In addition to being for sale on Blu Ray, DVD, and digitally, the documentary has also played a few times on FS1. The big draw is Vin Scully narrating, and he’s interspersed with game calls and interviews with players and managers from before and after games.
The documentary is 85 minutes, the first six of which are a brief MLB-sanitized summary of the COVID-19-shortened season before getting to the Fall Classic, the meat of the film. This is the World Series documentary after all, so this shouldn’t be surprising, though it’s been a while since I’ve watched a Dodgers championship video, and I was unaccustomed to the format*.
*The sports videos I watched most as a kid were the Lakers championship videos from both the 1986-87 season (“The Drive for Five”) and 1987-88 (“Back to Back”), which summarized the entire season over the course of the videos.
Despite the World Series focus, we still get to see some prior important moments for the Dodgers, but more weaved into the story of the series against the Rays. These include Cody Bellinger’s pennant-winning home run (and subsequent shoulder dislocation), the Mookie Betts trade and his great catches in Games 6 and 7 of the NLCS.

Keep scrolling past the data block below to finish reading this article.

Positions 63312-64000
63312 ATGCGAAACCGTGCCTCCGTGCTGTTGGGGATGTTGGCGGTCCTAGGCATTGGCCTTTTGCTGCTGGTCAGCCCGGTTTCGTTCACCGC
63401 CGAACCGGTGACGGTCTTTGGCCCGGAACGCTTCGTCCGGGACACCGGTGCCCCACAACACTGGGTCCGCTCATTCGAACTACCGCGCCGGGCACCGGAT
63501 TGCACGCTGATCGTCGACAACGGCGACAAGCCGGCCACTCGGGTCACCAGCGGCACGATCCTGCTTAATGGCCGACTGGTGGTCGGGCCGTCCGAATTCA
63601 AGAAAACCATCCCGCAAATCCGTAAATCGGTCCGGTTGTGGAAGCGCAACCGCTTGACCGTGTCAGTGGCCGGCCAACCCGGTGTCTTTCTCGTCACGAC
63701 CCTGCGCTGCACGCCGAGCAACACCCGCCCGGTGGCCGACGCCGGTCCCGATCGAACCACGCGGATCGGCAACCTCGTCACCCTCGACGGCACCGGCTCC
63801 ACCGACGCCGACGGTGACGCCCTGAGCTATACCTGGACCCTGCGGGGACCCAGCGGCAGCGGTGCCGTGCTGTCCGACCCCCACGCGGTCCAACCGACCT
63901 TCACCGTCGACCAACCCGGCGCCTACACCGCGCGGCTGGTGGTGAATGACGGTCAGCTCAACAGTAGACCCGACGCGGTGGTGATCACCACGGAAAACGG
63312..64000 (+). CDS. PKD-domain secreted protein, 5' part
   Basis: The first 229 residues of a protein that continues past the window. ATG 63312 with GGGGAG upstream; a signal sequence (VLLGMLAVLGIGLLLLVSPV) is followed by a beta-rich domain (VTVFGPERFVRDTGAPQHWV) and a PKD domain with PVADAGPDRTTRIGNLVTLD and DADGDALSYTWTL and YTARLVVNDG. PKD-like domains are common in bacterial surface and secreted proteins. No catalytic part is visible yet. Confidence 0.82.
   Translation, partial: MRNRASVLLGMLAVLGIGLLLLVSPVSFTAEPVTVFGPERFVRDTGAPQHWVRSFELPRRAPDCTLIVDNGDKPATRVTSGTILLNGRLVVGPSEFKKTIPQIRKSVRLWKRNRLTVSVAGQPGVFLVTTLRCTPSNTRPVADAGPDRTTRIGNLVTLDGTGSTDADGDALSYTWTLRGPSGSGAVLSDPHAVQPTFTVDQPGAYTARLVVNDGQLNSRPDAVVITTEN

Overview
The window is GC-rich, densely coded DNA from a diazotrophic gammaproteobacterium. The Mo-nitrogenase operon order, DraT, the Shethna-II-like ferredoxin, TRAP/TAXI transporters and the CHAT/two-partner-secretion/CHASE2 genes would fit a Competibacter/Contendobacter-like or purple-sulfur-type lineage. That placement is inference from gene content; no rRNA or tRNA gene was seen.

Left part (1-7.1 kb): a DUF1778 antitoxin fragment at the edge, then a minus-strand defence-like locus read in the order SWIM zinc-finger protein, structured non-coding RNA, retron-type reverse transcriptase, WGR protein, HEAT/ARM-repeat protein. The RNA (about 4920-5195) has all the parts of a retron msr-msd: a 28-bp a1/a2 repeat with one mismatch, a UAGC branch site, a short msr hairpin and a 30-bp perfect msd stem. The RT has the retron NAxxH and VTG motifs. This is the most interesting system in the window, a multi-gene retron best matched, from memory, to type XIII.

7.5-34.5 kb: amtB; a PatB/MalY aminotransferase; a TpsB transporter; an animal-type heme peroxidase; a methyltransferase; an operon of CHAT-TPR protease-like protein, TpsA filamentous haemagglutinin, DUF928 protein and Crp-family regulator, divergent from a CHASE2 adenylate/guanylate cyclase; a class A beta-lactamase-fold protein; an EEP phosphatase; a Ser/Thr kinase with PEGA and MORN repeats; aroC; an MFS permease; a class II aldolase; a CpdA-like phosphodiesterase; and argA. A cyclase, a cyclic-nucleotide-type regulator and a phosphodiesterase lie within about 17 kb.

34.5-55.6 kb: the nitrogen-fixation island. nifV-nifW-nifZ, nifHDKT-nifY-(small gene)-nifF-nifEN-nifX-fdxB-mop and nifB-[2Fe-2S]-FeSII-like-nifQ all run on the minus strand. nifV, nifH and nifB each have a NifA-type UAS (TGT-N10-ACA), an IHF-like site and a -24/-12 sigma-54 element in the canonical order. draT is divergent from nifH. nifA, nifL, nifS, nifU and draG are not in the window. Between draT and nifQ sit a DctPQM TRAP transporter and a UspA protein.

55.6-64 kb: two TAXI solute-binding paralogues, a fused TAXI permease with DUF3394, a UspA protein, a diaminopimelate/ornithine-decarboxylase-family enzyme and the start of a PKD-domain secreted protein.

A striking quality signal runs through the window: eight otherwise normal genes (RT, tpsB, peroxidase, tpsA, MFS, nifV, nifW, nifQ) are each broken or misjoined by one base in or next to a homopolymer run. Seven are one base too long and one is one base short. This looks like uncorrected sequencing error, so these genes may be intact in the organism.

Scully’s narration is quite soothing, but the strength of the documentary is the story from the players themselves. We not only see some of the pre- and post-game interviews with reporters, but also separate interviews with several Dodgers and Rays conducted specifically for this documentary. Betts recounting his trip around the bases in Game 1 of the World Series — two stolen bases against Tyler Glasnow, almost getting picked off second base, and dashing home to score on an infield ground ball — is especially entertaining.
A few examples:
Clayton Kershaw had it all going this postseason, including that time he caught Margot stealing home— MLB (@MLB) December 16, 2020
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“Thank you for throwing it right down the middle.”— MLB (@MLB) December 15, 2020
Hear more from @mookiebetts and others in a preview of the World Series film tonight on MLB Facebook and YouTube at 8 pm ET/5 pm PT.
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The ending summation by Scully is intertwined with some of his own clips from years past, lending to a surreal effect to hear “In a year that has been so improbable...” while watching Mookie Betts and Cody Bellinger.
“I know I’ve been so very fortunate to see the celebration of every one of their championships,’ Scully said. “Every legend of every generation, enjoying their greatest moment on the grandest stage.”
This documentary is heavy on game action from the World Series. Any of the usual behind-the-scenes stuff we might see in a championship video — from the dugout, or clubhouse — just isn’t as prevalent this year, which is understandable given the limited media access during the pandemic-shortened season.
But for an hour and a half, this doc hits most of the high notes, and is something Dodgers fans will enjoy replaying over and over.